The Inertia for Good Editor
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The Inertia

Surfing is experiencing a bit of a boom these days. If the never-ending gripes that crowds ballooned with the COVID-19 pandemic are any indication, more people are doing it. Never mind the fact that the global population itself is pushing eight billion as we speak. More people surfing couldn’t have anything at all to do with the logical, unavoidable fact that more people are also existing? More than any time in history, as a matter of fact. Look it up.

Pushing the snark aside, there are a handful of things changing in the world that are bringing growth to surfing as an industry. Your local shaper probably has proof that those order cards started running low somewhere around June 2020 and things never really slowed down, which is more likely an indication that those of us who were already surfing just started dropping a stimulus check here and a stimulus check there on custom boards…to the tune of some $3.3 billion dollars by 2027. Yes, with a B.

According to ReportLinker, a market research tool used to provide insights to investors, surfboards will represent a little more than $3 billion in global market within the next few years. And the surf industry as a whole will be inching toward $5 billion by 2027. It edges out skateboarding’s $2.4 billion by 2025 by a healthy margin. Winter sports equipment, on the other hand, is valued at $14.3 billion, according to GlobeNewswire (that report did encompass more disciplines).

Of course, these things are all relative. Surfing’s four percent Compound Annual Growth Rate over the 2022-2027 report period isn’t all that impressive. It’s not bad. But it’s not, “Oh my God, everybody surfs now and every lineup on the planet is jam-packed” good. It’s still a slow and steady growth rate. The NFL’s Denver Broncos just went up for sale and slapped a $5 billion price tag on their horrendous uniforms, annoying fanbase, and an overrated new quarterback. The Cosmopolitan of Las Vegas, a single, two-tower hotel on the Strip, just sold for $5.65 billion. Elon Musk offered $44 billion to buy Twitter. If Twitter is worth 10 times more than the surfing industry, I guess it really is all relative.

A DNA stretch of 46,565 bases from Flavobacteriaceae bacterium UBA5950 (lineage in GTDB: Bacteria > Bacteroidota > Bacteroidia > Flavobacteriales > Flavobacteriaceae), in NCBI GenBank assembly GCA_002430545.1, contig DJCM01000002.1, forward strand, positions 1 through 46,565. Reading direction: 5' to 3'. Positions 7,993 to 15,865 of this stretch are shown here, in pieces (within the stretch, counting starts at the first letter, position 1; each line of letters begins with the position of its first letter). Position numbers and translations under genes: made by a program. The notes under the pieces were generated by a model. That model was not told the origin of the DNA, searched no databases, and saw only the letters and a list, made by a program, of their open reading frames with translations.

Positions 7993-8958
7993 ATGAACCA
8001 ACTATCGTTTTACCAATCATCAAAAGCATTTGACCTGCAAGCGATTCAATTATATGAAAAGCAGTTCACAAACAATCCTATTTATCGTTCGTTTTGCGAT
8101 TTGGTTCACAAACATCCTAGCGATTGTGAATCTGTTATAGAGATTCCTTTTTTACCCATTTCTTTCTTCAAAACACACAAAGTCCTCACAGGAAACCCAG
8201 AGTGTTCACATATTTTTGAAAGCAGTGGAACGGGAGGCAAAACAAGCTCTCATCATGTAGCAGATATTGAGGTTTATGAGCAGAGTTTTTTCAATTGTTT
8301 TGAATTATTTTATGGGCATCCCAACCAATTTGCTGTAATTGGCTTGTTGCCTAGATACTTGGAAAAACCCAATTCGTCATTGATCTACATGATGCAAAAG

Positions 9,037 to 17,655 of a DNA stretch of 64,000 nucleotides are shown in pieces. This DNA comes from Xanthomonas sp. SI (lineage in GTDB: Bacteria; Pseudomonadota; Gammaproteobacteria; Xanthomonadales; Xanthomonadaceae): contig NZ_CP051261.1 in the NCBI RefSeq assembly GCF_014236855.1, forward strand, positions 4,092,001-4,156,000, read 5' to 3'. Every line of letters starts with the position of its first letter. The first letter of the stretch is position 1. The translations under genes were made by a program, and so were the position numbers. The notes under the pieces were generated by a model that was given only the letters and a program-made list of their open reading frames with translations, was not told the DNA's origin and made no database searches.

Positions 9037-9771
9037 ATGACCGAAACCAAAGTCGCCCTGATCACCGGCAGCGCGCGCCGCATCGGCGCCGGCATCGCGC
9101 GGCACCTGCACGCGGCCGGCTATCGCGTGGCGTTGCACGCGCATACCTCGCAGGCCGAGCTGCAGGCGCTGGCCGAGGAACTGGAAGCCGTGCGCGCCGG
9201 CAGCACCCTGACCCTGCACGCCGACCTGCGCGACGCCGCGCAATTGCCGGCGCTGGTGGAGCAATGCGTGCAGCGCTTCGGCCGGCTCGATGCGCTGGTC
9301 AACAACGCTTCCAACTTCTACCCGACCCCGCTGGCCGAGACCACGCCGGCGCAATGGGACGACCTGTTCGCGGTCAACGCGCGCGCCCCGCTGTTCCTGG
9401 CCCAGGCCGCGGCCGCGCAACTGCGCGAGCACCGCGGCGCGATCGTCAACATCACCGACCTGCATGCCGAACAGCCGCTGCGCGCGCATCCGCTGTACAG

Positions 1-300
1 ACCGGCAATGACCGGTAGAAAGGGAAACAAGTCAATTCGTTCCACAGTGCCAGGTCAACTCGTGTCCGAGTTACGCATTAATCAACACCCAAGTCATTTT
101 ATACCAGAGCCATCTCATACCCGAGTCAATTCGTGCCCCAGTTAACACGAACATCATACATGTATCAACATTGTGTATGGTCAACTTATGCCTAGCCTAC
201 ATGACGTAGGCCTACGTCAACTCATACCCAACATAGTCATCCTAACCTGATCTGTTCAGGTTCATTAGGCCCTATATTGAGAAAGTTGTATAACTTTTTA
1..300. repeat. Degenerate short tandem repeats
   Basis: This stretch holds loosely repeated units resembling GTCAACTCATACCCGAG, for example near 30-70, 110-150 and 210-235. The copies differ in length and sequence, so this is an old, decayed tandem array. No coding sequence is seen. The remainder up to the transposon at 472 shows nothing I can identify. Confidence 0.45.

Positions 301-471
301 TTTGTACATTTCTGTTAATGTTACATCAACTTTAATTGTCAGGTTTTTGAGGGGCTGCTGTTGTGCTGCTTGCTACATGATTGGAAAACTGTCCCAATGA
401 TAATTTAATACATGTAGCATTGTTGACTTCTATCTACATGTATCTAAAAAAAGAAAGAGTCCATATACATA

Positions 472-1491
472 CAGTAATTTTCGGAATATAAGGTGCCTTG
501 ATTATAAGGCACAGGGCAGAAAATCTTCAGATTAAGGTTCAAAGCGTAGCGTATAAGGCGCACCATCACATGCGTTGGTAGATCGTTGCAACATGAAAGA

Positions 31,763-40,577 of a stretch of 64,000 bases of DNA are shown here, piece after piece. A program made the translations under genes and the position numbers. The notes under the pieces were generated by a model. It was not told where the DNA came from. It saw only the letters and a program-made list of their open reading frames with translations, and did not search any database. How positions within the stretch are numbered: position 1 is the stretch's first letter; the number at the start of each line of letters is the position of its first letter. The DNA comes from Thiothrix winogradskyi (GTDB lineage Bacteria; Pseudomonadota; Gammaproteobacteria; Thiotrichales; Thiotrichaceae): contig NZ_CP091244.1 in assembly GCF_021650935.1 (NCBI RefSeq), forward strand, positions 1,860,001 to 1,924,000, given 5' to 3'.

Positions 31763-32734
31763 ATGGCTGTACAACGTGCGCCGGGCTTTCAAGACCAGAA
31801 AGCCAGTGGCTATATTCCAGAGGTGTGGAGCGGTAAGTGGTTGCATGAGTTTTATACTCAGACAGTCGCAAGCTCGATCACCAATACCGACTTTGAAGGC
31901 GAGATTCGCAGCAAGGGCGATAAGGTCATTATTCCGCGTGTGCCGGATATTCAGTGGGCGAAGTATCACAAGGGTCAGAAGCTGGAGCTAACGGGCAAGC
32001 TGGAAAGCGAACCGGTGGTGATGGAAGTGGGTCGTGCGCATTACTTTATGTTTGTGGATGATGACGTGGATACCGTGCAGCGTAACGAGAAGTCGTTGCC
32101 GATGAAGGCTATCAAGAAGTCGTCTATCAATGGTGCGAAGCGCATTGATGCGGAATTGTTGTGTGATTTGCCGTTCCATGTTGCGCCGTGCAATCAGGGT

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But if we still want to blame any lineup crowding on COVID, compare the industry’s bottom line to a single company like Peloton, for example. The company expects to report a little less than three-quarters of a billion in revenue in a single quarter. That’s terrible news for Peloton and its shareholders – and that’s after its market cap skyrocketed during lockdowns and is “crashing down to Earth” with a nearly $5 billion market cap now.

So what’s driving surfing’s steady growth, at least in financial terms, now that travel is back in the picture, people have come back to the office, and entire days on the water are fewer and further between?

“The primary factor driving growth is the push by surfing equipment makers, marketers and associations to make surfing much more approachable than it was in past years, as seen through the roll out of public surfing facilities and artificial reefs,” the report says. It also points out things like “growing focus on wellness and fitness,” among other vague explanations, as to where the money’s actually coming from and where it’s going.

Personally, I think at least half that loot comes from airline baggage fees.

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